Thus Ray and Harry, who had been school-fellows together, had both been left alone in the world while still quite young men. For Sir Raymond Sinclair—to give him his full name and title—was only a year or so older than his chum.
"I hope you are not going to raise all sorts of disagreeable objections, Mr. Duncan?" said Harry, looking at his guardian with the quizzical, open-eyed, innocent air that the old gentleman often found so hard to resist.
"Hum! Hum! What's he going out there for?" Mr. Duncan asked, judicially. "Better read out to me what he says."
A slight shadow fell upon the face of the young enthusiast, and his brow became puckered with a puzzled frown, the reason being that his friend Ray was either a very bad writer or had written in a very great hurry, and with unusual carelessness. Anyway, his letter was not an easy one to decipher.
"All right, sir," said Harry. "I will read you what he says—that is," he added, hopefully, "as fast as I can make it out. For Ray has sent me the most awful scrawl that I—. However, here goes:
"'Dear Jumper,' he says—that's me, you know, Mr. Duncan. They always called me Jumper at school, because—"
"Because you were always like a cat on hot bricks, I expect," murmured Mr. Duncan. "But go on."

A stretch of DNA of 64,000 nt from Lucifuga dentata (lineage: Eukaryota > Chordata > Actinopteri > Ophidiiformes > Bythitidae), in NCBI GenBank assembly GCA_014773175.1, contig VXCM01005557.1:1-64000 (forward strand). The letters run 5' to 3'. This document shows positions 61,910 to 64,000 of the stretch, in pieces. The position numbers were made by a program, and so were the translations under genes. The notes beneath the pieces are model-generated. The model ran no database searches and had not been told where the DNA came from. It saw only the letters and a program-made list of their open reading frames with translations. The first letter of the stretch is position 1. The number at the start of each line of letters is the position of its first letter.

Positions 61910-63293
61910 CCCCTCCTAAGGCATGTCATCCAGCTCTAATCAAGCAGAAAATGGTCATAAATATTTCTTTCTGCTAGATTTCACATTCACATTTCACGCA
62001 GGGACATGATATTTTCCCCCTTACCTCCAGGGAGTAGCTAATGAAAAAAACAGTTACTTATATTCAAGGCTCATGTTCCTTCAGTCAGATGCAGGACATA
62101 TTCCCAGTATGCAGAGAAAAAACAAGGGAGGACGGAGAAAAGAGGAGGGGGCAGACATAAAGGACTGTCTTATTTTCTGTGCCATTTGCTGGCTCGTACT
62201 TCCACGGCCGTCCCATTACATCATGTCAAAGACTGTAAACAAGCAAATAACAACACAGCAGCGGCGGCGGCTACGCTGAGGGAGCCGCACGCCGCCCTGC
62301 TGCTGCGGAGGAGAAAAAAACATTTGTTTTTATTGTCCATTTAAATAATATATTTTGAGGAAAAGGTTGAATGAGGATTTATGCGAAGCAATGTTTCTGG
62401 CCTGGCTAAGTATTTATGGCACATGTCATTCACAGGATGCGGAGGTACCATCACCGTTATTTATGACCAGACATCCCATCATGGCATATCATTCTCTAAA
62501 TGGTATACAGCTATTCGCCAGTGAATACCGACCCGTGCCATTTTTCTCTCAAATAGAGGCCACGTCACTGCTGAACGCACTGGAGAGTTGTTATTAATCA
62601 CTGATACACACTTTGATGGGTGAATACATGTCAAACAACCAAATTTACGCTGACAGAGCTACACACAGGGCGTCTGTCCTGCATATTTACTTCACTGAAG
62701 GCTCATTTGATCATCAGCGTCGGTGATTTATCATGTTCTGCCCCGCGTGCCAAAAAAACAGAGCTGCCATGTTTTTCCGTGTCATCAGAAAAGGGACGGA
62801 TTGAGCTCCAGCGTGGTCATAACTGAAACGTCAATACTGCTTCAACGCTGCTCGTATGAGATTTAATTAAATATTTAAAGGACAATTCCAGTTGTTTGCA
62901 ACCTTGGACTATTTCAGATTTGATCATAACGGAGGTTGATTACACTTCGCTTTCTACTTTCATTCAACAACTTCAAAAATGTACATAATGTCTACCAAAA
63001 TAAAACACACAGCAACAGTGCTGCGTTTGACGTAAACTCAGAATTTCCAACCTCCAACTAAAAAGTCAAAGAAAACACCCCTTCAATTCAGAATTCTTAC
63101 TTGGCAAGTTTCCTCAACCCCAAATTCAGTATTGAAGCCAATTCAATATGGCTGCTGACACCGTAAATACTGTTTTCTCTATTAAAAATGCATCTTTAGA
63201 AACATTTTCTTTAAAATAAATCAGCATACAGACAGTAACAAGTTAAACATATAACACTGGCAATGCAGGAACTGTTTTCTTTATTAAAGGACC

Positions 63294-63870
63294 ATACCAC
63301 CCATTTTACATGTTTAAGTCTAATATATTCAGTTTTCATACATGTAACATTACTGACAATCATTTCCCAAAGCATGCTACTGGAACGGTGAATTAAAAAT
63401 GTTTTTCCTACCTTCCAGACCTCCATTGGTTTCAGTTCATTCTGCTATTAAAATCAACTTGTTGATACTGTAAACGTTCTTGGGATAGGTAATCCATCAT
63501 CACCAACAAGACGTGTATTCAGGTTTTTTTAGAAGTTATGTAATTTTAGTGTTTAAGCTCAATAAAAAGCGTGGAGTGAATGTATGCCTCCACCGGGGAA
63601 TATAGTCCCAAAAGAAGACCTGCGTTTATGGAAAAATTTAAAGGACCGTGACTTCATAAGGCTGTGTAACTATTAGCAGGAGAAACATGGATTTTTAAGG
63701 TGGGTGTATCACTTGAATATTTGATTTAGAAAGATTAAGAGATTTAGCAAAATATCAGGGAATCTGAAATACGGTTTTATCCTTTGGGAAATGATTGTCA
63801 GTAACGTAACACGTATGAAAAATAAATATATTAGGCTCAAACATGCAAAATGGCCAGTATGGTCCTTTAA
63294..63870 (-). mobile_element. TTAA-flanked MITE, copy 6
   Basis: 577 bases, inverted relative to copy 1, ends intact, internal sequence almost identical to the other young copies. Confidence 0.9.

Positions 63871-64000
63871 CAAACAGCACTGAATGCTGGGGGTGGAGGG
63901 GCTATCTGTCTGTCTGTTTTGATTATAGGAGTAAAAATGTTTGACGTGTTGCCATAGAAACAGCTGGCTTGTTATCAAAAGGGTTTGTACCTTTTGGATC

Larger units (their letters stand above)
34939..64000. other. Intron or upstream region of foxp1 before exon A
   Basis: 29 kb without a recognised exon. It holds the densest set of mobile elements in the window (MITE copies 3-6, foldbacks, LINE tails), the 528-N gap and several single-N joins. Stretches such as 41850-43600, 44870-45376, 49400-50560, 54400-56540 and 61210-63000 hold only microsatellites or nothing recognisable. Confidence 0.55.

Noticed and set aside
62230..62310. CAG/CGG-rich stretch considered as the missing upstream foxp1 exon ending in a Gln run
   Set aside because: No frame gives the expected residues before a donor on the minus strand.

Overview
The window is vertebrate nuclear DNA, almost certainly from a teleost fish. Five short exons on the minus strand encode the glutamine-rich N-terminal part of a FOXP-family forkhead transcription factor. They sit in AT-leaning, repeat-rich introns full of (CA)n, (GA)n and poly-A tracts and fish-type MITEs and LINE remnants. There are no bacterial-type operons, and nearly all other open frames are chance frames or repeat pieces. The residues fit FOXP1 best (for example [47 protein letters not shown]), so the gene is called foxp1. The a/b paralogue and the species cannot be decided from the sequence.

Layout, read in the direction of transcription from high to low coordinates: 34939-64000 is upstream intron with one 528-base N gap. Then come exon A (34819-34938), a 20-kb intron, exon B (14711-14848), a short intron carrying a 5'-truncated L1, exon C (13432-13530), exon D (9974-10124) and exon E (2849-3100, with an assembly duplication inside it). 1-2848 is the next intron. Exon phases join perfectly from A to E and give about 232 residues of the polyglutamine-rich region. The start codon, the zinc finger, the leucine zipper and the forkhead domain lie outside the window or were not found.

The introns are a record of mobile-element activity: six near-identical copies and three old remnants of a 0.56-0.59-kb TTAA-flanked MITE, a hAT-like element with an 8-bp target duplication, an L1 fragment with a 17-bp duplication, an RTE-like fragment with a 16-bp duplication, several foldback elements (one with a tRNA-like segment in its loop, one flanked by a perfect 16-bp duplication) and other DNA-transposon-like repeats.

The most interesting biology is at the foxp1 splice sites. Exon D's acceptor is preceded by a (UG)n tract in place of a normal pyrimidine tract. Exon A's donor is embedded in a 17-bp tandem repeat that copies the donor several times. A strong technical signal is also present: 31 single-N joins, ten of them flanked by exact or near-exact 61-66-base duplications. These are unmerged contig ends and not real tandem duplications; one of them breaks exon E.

"'Dear Jumper,'" Harry repeated slowly. "Faith, it's not so easy to 'go on.' However, here goes once more—I'll begin again, so that you don't lose the thread. 'Dear Jumper,—At last I'm glued to—' Gracious! that's wrong, surely! Oh! he means 'glad.' 'I'm glad to say, I've got myself kettled.' I say, that can't be right! He can't have got himself kettled, you know!"
"Settled, perhaps," Mr. Duncan suggested.
"Why, yes—of course, it's 'settled.' He means he's got all his affairs settled up after his uncle's death."
"He was a very clever scientist—his uncle—wasn't he—as well as a great traveller?"
"Yes—a naturalist; and besides that, an inventor. He invented—or discovered—several very clever things."
"And the nephew, young Sir Raymond, takes after him in that respect, doesn't he?"
"Well, yes—or tries to. He's always trying to invent something new. However, to go on with this letter; he says his uncle left him a—'a sacred trust'—a mission. He is to go out to deliver something very important to the chief of an Indian tribe."
"In—er—British Guiana. Then he says when he has fulfilled his uncle's wishes, he will be free; and ready to travel with me anywhere—from Tottenham to Timbuctoo, or from the earth to Mars by special airship—if I like."
"Tut, tut! British Guiana, indeed!" said Mr. Duncan. "The idea of two young fellows like you going out there alone!"